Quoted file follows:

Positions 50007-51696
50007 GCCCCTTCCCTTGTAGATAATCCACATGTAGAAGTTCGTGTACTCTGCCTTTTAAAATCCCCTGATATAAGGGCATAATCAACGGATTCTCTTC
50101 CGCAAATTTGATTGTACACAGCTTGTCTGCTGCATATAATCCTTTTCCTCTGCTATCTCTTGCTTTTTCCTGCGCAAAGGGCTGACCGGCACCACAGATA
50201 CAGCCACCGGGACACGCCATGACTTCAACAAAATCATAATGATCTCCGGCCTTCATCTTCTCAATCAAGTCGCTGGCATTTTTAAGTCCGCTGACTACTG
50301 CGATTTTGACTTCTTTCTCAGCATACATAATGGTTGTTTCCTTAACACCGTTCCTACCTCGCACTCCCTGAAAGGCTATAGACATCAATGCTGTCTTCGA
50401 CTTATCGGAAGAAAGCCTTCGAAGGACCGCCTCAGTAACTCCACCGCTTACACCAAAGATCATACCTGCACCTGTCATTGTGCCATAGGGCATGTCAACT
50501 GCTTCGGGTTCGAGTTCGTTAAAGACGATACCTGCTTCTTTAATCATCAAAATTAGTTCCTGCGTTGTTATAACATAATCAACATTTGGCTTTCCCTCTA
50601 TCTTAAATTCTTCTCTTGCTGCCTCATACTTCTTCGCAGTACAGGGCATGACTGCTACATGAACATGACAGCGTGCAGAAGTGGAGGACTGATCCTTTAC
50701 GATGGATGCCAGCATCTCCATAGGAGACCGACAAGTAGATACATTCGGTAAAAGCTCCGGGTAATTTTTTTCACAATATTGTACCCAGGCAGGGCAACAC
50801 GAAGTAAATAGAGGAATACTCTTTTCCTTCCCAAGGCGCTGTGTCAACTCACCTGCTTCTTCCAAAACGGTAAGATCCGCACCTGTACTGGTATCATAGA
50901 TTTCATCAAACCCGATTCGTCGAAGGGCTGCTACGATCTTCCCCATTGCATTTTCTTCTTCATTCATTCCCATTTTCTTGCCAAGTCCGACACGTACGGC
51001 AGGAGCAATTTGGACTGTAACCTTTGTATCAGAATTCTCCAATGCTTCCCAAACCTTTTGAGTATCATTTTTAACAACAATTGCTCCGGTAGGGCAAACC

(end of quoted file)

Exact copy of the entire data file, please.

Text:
Positions 50007-51696
50007 GCCCCTTCCCTTGTAGATAATCCACATGTAGAAGTTCGTGTACTCTGCCTTTTAAAATCCCCTGATATAAGGGCATAATCAACGGATTCTCTTC
50101 CGCAAATTTGATTGTACACAGCTTGTCTGCTGCATATAATCCTTTTCCTCTGCTATCTCTTGCTTTTTCCTGCGCAAAGGGCTGACCGGCACCACAGATA
50201 CAGCCACCGGGACACGCCATGACTTCAACAAAATCATAATGATCTCCGGCCTTCATCTTCTCAATCAAGTCGCTGGCATTTTTAAGTCCGCTGACTACTG
50301 CGATTTTGACTTCTTTCTCAGCATACATAATGGTTGTTTCCTTAACACCGTTCCTACCTCGCACTCCCTGAAAGGCTATAGACATCAATGCTGTCTTCGA
50401 CTTATCGGAAGAAAGCCTTCGAAGGACCGCCTCAGTAACTCCACCGCTTACACCAAAGATCATACCTGCACCTGTCATTGTGCCATAGGGCATGTCAACT
50501 GCTTCGGGTTCGAGTTCGTTAAAGACGATACCTGCTTCTTTAATCATCAAAATTAGTTCCTGCGTTGTTATAACATAATCAACATTTGGCTTTCCCTCTA
50601 TCTTAAATTCTTCTCTTGCTGCCTCATACTTCTTCGCAGTACAGGGCATGACTGCTACATGAACATGACAGCGTGCAGAAGTGGAGGACTGATCCTTTAC
50701 GATGGATGCCAGCATCTCCATAGGAGACCGACAAGTAGATACATTCGGTAAAAGCTCCGGGTAATTTTTTTCACAATATTGTACCCAGGCAGGGCAACAC
50801 GAAGTAAATAGAGGAATACTCTTTTCCTTCCCAAGGCGCTGTGTCAACTCACCTGCTTCTTCCAAAACGGTAAGATCCGCACCTGTACTGGTATCATAGA
50901 TTTCATCAAACCCGATTCGTCGAAGGGCTGCTACGATCTTCCCCATTGCATTTTCTTCTTCATTCATTCCCATTTTCTTGCCAAGTCCGACACGTACGGC
51001 AGGAGCAATTTGGACTGTAACCTTTGTATCAGAATTCTCCAATGCTTCCCAAACCTTTTGAGTATCATTTTTAACAACAATTGCTCCGGTAGGGCAAACC